A few weeks ago, I took a tour of building for lease on Northern Avenue. Somewhere in between the dusty rundown upstairs, the partially vacated ground floor and the dungeon level -- I mean basement -- something stood out about this building that couldn’t be seen from the outside. This building was the symbol for Pueblo.
You see some of that building was still usable and would be a nice place for the group I was with to start a business. Some of it had unlimited potential and with a little work it could be a promising business in Bessemer. Much of the building needed so much improvement that it demands tenants with bottomless pockets to return the building to its past glory. This paradox of greatness -- the limitless potential in an area rich with history, life buzzing incessantly around it which starkly contrasts its obvious abandonment both in the buildings around it and the empty rooms left to serve no purpose -- is us as a city.
This is Pueblo. This is the east side, it’s Bessemer and Main Street, it’s the west side and parts of the county. Everywhere in Pueblo you see the rot of ignorance set in on the buildings and then infect the people. Yet, the awe of our bustling past mixed in with the grandeur of our culture, architecture and promise is found in each of these same places.
I don’t know where we went wrong but I do know that large swathes of Pueblo goes ignored. If Bessemer, with its proximity to one of the most important interstates in the West, is left in this state of disrepair -- god help you on the east side.
Why talk about Pueblo in this way as if blight has taken hold and we are in the last throes before turning into a ghost town? For many, including myself there is a sense of frustration but also deep, deep reverence for the place we call home.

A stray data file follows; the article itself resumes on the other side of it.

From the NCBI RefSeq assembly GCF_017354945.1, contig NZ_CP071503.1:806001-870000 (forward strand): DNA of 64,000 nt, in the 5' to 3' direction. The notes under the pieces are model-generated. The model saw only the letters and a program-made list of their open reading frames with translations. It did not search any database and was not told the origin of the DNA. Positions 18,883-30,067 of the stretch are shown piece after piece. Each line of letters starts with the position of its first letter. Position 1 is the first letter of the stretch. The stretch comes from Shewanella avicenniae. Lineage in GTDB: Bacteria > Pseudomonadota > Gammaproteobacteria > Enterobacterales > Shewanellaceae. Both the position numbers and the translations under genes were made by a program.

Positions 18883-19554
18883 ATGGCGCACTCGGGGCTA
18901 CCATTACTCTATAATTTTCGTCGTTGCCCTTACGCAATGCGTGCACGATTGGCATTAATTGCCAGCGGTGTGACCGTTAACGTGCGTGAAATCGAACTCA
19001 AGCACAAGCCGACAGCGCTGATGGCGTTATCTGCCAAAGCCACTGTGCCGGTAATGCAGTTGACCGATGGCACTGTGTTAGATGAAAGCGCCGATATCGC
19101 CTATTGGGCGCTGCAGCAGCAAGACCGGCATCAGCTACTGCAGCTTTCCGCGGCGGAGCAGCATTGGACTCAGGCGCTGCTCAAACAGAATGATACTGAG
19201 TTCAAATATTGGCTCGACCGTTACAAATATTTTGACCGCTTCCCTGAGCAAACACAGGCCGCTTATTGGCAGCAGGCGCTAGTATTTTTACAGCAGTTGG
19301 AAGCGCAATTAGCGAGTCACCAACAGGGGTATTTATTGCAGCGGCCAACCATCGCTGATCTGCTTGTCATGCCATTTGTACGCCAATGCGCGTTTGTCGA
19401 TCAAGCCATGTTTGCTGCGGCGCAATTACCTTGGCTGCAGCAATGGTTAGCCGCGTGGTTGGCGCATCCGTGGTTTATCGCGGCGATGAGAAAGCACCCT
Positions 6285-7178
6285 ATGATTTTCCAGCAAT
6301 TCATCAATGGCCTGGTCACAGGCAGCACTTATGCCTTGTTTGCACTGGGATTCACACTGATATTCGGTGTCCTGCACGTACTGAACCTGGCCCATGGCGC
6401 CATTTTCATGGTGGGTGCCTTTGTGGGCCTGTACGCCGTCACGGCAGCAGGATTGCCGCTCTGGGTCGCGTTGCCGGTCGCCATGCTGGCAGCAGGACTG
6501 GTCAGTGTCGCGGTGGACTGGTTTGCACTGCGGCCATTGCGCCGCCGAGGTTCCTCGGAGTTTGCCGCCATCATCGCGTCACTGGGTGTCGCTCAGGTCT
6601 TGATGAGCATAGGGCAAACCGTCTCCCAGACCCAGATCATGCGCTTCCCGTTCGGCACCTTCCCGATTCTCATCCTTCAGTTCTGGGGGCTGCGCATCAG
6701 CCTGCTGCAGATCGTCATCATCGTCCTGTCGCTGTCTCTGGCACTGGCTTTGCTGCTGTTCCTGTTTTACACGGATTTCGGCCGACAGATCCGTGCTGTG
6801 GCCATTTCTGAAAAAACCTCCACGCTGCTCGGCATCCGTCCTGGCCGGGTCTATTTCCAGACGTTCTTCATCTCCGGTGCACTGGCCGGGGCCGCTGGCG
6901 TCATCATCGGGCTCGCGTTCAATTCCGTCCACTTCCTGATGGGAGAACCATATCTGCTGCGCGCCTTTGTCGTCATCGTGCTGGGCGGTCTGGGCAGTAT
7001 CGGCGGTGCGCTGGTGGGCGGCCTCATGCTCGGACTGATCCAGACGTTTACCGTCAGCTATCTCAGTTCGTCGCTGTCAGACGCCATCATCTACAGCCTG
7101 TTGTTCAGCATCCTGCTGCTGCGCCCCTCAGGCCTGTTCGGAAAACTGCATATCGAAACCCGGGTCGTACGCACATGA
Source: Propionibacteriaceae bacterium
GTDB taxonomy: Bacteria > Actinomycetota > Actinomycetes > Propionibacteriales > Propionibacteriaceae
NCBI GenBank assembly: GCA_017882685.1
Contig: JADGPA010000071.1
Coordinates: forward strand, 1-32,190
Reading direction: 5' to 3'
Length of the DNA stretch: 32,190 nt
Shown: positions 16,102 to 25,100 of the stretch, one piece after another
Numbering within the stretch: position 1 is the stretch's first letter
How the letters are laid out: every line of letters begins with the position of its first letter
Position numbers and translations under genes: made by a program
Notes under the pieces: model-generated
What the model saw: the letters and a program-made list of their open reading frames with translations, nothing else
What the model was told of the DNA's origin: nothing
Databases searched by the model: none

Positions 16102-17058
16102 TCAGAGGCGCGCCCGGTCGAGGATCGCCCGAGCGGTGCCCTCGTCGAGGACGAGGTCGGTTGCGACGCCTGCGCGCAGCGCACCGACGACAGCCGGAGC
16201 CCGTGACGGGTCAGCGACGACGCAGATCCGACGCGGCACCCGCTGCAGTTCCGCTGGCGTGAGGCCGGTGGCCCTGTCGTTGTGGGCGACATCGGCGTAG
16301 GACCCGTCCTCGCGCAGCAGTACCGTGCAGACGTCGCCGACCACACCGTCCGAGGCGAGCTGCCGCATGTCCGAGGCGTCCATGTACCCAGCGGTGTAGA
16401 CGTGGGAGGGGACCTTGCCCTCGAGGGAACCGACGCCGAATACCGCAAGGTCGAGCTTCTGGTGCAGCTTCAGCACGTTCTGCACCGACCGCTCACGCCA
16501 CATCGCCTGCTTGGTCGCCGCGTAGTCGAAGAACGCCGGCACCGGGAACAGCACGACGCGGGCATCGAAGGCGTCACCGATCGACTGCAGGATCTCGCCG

In this issue, we tried to capture in images the heart of Pueblo. Not the heart you see on a map but a spirit of what Pueblo would be if we were to cure ourselves from the sickening virus of apathy.
We need to tell ourselves it’s okay to love Pueblo. We need to stop apologizing as if we are the last of the living in a soon-to-be dead town. We are not. Do you see the pride and greatness on the faces of the business owners in our Northern Avenue piece? Can you imagine first generation families building an American life in the Grove?
If you are waiting for someone to give you permission to love Pueblo and see its greatness, here it is:
There is no place in the world quite like Pueblo. Trust us, we’ve been other places and there is something truly special about Pueblo.
We are exactly like that corner building in Bessemer — a little run down but not dead. We need to stop living like we are. Our neighborhoods need attention and love but we are a community willing to roll up our sleeves and get to work. We know our future can be beautiful and fruitful though we can no longer ignore what has gone abandoned for so long.